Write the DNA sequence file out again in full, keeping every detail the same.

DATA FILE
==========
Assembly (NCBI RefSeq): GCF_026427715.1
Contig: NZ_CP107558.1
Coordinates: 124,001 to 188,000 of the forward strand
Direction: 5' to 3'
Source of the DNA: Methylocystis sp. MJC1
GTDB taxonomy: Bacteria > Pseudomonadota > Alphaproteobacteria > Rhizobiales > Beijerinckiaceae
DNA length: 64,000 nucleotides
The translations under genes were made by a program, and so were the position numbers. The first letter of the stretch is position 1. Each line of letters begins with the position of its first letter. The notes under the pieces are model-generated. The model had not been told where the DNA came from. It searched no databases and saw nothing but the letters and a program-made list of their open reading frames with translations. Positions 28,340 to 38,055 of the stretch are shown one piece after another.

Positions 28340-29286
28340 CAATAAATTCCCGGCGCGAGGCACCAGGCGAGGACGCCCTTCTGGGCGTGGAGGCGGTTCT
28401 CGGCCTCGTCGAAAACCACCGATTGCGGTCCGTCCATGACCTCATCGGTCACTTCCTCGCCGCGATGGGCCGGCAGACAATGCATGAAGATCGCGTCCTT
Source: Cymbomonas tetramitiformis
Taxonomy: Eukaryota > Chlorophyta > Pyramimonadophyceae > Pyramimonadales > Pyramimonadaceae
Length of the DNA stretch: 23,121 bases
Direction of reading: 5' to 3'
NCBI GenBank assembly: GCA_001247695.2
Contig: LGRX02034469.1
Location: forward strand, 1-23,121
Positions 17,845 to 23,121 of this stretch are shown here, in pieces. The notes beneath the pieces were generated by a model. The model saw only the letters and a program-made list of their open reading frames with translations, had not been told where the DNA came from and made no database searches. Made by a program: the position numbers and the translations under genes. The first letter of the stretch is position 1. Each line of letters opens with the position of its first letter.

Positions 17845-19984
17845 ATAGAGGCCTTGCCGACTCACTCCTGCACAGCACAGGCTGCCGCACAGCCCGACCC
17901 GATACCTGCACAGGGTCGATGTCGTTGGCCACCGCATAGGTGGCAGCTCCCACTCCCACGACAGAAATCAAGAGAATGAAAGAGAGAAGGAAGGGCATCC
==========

Assembly (NCBI RefSeq): GCF_026427715.1
Contig: NZ_CP107558.1
Coordinates: 124,001 to 188,000 of the forward strand
Direction: 5' to 3'
Source of the DNA: Methylocystis sp. MJC1
GTDB taxonomy: Bacteria > Pseudomonadota > Alphaproteobacteria > Rhizobiales > Beijerinckiaceae
DNA length: 64,000 nucleotides
The translations under genes were made by a program, and so were the position numbers. The first letter of the stretch is position 1. Each line of letters begins with the position of its first letter. The notes under the pieces are model-generated. The model had not been told where the DNA came from. It searched no databases and saw nothing but the letters and a program-made list of their open reading frames with translations. Positions 28,340 to 38,055 of the stretch are shown one piece after another.

Positions 28340-29286
28340 CAATAAATTCCCGGCGCGAGGCACCAGGCGAGGACGCCCTTCTGGGCGTGGAGGCGGTTCT
28401 CGGCCTCGTCGAAAACCACCGATTGCGGTCCGTCCATGACCTCATCGGTCACTTCCTCGCCGCGATGGGCCGGCAGACAATGCATGAAGATCGCGTCCTT
Source: Cymbomonas tetramitiformis
Taxonomy: Eukaryota > Chlorophyta > Pyramimonadophyceae > Pyramimonadales > Pyramimonadaceae
Length of the DNA stretch: 23,121 bases
Direction of reading: 5' to 3'
NCBI GenBank assembly: GCA_001247695.2
Contig: LGRX02034469.1
Location: forward strand, 1-23,121
Positions 17,845 to 23,121 of this stretch are shown here, in pieces. The notes beneath the pieces were generated by a model. The model saw only the letters and a program-made list of their open reading frames with translations, had not been told where the DNA came from and made no database searches. Made by a program: the position numbers and the translations under genes. The first letter of the stretch is position 1. Each line of letters opens with the position of its first letter.

Positions 17845-19984
17845 ATAGAGGCCTTGCCGACTCACTCCTGCACAGCACAGGCTGCCGCACAGCCCGACCC
17901 GATACCTGCACAGGGTCGATGTCGTTGGCCACCGCATAGGTGGCAGCTCCCACTCCCACGACAGAAATCAAGAGAATGAAAGAGAGAAGGAAGGGCATCC